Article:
Before there was Karl Havoc and his hidden-camera prank show, there was Spagett. A mischievous, turtlenecked imp with a pubic wig sewn into his hairline, this spaghetti-slurping prankster (played by Heidecker) terrorized the globe with his signature spooks, popping out from behind planters and theater seats to try to squeeze a scare out of unsuspecting strangers who could not give less of a shit. The Just for Laughs Gags–esque ugly idiocy of his bit, matched by “victims” who just aren’t having it, is one of Awesome Show’s clearer comedy games, making Spagett a great entry point for newcomers to the show. Or you can always show them the feature-film adaptation.
21 & 20. The Universe Doctors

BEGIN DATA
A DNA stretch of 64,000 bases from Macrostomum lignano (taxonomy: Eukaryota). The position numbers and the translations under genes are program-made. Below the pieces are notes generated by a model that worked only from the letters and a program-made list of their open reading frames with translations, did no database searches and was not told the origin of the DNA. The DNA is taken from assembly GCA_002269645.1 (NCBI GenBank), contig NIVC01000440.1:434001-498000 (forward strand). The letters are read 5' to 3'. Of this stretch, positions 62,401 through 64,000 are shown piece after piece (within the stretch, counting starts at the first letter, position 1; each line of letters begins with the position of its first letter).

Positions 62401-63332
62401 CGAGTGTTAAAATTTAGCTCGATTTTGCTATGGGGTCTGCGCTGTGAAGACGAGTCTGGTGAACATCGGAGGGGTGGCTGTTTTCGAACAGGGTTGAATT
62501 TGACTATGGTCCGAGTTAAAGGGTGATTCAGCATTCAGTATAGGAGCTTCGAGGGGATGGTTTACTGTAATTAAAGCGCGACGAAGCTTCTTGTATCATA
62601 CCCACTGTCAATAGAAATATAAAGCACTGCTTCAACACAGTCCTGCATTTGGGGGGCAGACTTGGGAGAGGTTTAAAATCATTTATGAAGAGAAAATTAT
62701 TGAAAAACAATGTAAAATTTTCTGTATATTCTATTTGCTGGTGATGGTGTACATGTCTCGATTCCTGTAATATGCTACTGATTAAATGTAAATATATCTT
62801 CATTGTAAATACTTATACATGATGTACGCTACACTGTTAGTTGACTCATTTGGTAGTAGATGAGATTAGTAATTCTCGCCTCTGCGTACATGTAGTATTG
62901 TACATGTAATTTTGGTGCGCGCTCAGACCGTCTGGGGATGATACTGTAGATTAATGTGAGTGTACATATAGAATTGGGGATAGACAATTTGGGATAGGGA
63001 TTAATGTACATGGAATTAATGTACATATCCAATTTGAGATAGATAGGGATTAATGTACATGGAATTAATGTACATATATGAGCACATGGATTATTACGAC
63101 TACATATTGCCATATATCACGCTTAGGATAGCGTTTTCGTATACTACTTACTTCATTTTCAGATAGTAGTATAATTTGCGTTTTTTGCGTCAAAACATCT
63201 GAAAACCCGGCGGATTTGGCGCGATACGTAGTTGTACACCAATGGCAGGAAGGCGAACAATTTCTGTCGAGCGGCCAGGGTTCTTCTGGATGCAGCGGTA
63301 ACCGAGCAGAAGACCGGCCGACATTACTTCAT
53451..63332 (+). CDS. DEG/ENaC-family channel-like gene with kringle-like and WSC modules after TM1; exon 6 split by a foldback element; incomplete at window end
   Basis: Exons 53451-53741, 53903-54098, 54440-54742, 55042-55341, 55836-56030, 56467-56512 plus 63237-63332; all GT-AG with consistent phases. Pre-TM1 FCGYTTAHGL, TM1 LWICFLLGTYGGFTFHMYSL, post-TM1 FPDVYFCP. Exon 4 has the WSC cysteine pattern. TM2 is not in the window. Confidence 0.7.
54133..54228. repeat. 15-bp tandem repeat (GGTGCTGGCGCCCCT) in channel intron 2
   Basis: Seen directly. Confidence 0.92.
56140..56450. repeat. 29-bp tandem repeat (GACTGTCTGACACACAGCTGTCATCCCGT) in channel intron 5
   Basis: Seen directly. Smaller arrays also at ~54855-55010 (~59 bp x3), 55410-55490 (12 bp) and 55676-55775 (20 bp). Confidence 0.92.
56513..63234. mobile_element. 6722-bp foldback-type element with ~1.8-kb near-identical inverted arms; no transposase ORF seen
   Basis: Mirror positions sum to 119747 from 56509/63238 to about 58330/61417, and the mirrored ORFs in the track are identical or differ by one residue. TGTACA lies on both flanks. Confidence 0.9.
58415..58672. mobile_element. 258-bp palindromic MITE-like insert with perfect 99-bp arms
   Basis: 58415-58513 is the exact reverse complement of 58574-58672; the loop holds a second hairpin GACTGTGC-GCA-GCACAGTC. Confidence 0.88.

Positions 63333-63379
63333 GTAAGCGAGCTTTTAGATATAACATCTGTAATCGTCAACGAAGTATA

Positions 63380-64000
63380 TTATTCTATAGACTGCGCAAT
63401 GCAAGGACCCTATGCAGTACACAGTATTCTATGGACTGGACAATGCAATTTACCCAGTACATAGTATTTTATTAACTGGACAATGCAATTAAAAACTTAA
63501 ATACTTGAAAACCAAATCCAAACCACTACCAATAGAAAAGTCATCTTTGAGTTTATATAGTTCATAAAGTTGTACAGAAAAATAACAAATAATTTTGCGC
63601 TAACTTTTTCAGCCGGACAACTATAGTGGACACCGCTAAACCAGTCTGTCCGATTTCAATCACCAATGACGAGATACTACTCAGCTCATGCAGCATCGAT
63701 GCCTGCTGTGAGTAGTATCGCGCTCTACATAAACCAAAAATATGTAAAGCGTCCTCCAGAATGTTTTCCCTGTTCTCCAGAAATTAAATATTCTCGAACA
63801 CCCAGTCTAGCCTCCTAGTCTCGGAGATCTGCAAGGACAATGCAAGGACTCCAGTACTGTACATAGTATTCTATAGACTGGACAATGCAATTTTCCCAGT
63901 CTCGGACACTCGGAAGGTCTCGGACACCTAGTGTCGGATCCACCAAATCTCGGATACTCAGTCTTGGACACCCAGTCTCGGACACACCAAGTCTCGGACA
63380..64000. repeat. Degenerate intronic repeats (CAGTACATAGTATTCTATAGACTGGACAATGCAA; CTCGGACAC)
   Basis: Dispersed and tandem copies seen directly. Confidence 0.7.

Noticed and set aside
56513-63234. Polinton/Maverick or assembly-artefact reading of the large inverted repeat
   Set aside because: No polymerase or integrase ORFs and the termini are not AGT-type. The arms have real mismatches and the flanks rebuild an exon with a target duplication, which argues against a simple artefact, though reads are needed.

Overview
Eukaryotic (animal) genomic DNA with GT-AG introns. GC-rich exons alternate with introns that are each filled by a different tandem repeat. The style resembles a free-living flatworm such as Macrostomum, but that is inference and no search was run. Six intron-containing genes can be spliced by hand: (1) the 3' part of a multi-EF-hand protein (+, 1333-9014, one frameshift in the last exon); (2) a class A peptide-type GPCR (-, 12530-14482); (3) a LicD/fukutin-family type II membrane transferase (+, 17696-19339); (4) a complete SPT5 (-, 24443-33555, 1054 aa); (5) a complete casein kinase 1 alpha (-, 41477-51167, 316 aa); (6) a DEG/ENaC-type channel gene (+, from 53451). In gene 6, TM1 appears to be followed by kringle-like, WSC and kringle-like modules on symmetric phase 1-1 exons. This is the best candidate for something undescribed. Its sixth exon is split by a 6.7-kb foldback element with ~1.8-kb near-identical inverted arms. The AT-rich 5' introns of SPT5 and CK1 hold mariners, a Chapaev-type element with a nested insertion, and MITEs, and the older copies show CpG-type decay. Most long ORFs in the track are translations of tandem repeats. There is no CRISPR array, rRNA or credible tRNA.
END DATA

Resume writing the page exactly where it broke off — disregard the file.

It seems exceedingly likely that both Tim and Eric watched a boatload of bad, wiggy, 1980s space documentaries in their youth. As adults, they finally had the chance to cosplay the black-turtlenecked astrophysicists of their dreams. Naturally, their season-four interpretation is less Carl Sagan and more Carl Sagan after a head injury, but for a series so often defined by pastiche and irony, it’s clear that the duo have a real appreciation for the cosmic optimism of the genre. You’re right Eric, it is really fun to think about taking a speed-of-light ride.
19. Tairy Greene
Tairy Greene is a recurring character played by Zach Galifianakis, and we like to imagine that he used the character to siphon off some of his own traumas as a working actor. Greene is a psychotic acting coach, constantly on the verge of a nervous breakdown, and we get a candid glimpse at some of his seminars targeted for elementary-aged hopefuls: “YOU’RE NOT A PERSON UNLESS YOU’RE ACTING.” Galifianakis distills a lifetime spent absorbing the advice of questionable Hollywood eccentrics into 30-second-long rants.
18. Dr. Reid Tamaranda